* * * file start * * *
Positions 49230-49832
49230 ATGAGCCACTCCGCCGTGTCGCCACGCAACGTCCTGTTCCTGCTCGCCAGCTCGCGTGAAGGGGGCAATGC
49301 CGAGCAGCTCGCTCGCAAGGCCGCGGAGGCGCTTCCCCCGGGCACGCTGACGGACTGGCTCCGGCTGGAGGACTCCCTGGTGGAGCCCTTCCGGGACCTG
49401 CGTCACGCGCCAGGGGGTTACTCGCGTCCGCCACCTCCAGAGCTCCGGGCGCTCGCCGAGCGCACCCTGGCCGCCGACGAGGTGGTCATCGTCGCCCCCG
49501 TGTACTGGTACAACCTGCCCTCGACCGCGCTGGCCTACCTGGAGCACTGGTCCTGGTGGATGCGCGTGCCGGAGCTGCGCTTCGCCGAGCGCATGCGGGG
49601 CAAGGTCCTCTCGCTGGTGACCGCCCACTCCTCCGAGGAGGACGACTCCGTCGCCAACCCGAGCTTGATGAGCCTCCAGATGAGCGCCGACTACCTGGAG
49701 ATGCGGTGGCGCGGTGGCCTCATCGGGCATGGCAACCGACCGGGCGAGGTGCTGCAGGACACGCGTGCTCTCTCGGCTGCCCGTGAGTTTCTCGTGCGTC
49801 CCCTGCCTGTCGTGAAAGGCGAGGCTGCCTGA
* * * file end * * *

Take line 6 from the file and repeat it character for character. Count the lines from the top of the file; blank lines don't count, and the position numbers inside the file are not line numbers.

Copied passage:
49601 CAAGGTCCTCTCGCTGGTGACCGCCCACTCCTCCGAGGAGGACGACTCCGTCGCCAACCCGAGCTTGATGAGCCTCCAGATGAGCGCCGACTACCTGGAG